Thomas Fearnley

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Thomas Fearnley

Thomas Fearnley (27 December 1802 -16 January 1842) was a Norwegian romantic painter, a pupil of Johan Christian Dahl and a leading representative of Norwegian romantic nationalism in painting.[1]

His son Thomas Fearnley (1841–1927) founded the Fearnley dynasty of shipping magnates.

Background and family[edit]

Grindelwaldgletscher

Thomas Fearnley was born in Frederikshald (now Halden), in Østfold county, Norway. He was the son of merchant Thomas Fearnley (1768–1834) and Maren Sophie Paus (1782–1838). Fearnley's grandfather, merchant Thomas Fearnley (1729–1798), immigrated from Hull[citation needed][1] in England to Frederikshald in Norway in 1753. His mother belonged to the prominent Norwegian Paus family.[2] He was the brother of astronomer Carl Frederik Fearnley.

In 1840, he married Cecilia Catharine Andresen (1817–1888). She was the daughter of his benefactor, banker Nicolai Andresen, who founded what became the Andresen Bank, one of Norway's largest commercial banks of its time. In the autumn of 1841, the couple went to Amsterdam for the birth of their only child, Thomas Nicolay Fearnley (1841-1927), who became a Norwegian shipping magnate.[3] His grandsons were shipping magnate Thomas Fearnley (1880–1961) and land owner N. O. Young Fearnley. His descendants founded the Astrup Fearnley Museum of Modern Art in 1993.

Career[edit]

During a study trip to London in 1837, Fearnley painted J. M. W. Turner painting

Thomas Fearnley attended National Cadet Corps (Landkadettkorpset) 1814-1819. He was a student of the Norwegian National Academy of Craft and Art Industry (Den kongelige Tegneskole) (1819-1821), Art Academy (Kunstakadamie) in Copenhagen (1821-1823) and the Art Academy (Konstakadamien) in Stockholm (1823–27) under Carl Johan Fahlcrantz.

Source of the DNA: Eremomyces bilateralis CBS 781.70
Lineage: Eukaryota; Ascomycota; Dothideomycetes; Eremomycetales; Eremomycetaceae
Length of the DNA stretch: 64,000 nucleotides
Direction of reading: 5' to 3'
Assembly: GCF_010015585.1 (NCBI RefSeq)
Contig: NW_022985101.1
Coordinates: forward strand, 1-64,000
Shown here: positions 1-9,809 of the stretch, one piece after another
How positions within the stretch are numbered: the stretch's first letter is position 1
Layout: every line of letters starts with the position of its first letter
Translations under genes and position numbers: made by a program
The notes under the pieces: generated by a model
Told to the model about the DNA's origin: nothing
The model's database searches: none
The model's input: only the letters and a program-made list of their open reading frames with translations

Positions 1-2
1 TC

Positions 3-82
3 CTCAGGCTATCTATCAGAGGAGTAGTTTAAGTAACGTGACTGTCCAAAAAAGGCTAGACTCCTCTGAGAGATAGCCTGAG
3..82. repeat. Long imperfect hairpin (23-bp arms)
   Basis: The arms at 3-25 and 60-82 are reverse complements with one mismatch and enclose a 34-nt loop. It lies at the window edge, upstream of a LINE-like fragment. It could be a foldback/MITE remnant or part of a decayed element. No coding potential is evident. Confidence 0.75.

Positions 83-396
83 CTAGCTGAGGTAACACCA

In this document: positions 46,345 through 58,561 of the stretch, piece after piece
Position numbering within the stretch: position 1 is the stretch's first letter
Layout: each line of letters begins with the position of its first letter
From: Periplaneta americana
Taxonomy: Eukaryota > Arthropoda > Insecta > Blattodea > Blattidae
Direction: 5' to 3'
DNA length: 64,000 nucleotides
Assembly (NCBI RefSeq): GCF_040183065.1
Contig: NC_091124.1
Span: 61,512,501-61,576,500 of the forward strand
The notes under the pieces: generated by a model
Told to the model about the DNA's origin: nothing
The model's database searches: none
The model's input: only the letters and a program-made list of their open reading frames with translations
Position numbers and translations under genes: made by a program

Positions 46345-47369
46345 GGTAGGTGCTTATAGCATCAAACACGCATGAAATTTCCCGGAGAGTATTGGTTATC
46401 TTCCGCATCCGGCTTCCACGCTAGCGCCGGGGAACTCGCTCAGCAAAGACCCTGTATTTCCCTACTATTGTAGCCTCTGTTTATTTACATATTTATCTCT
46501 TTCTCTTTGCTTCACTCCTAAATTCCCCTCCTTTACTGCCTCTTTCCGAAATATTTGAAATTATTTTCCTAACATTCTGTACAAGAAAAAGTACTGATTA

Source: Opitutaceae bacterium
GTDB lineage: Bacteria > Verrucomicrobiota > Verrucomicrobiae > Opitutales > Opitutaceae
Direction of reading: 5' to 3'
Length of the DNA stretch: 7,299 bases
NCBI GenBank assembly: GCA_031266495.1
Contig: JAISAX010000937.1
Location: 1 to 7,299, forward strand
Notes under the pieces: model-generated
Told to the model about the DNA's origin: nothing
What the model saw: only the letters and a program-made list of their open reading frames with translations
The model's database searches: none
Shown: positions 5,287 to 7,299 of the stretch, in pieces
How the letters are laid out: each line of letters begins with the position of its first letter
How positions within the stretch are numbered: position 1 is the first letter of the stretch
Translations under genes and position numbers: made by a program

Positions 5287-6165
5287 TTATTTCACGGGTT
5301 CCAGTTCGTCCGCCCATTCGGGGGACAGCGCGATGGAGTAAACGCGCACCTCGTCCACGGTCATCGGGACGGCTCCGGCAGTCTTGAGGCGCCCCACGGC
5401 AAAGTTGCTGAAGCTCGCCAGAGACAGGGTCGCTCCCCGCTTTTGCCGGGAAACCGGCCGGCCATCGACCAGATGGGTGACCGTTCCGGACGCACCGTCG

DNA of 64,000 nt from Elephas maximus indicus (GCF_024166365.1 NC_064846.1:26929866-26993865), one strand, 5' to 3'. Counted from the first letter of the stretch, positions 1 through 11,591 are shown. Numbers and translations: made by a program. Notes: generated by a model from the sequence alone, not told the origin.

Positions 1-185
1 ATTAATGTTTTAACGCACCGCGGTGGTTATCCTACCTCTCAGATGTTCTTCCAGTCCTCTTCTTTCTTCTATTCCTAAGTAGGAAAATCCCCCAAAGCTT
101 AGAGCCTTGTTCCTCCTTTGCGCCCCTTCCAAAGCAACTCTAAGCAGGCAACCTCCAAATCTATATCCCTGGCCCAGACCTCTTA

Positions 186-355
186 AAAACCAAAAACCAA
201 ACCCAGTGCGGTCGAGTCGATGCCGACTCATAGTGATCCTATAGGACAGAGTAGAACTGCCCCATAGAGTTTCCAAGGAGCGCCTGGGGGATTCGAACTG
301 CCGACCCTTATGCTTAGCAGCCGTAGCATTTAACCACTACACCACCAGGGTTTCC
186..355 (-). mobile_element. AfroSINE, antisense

Fearnley left Copenhagen bound for Stockholm in the autumn of 1823 to complete a painting commissioned by Crown Prince Oscar of Norway and Sweden. He received several orders from the Swedish royal family and from other members of the royal court including Swedish Count Gustaf Trolle-Bonde. He conducted study tours in Norway (1824-1826), at which time he met Johan Christian Dahl in Sogn. After another stay in Copenhagen from (1827-1828) and a new Norwegian-trip in the autumn of 1828 he went to Germany and was a student of Dahl in Dresden (1829-1830). He lived in Munich (1830–32).[4]

Fearnley traveled extensively in the 1830s visiting Munich, Paris, London, Hull and the English Lake district. During September 1832, he went from Venice to Rome and visited Sicily the following summer. He mostly painted in small towns south of Naples: Castellammare, Amalfi, Sorrento, Capri and in Switzerland: Meiringen, Grindelwald. He went to Paris in the summer of 1835 and visited London the next year. During the summer of 1839 he was on a study tour to the Sognefjord and Hardangerfjord, together with the German painter Andreas Achenbach.

Fearnley's paintings alternate between oil sketches and larger, composed landscapes meant for exhibition. His large studio compositions have a cool monumental attitude with a taste for the powerful and wildly romantic in the favorite motifs, wilderness and waterfalls, and with a strong emphasis on the image's architectural structure. The National Gallery in Oslo owns a total of 54 of his smaller pictures and sketches and also a series of drawings. Notable works in this collection include Labrofossen (1837), Grindelwaldgletsjeren (1838) and Slinde Birken (1839). Other notable collections are located in the Bergen Kunstmuseum and the Nationalmuseum in Stockholm.

Death[edit]

Fearnley contracted typhoid and died in January 1842 when he was only 39 years old. He was buried on Südlicher Friedhof in Munich. In 1922, his son arranged to have his father's mortal remains moved to Our Savior's Cemetery (Vår Frelsers gravlund)

Selected works[edit]

See also[edit]

References[edit]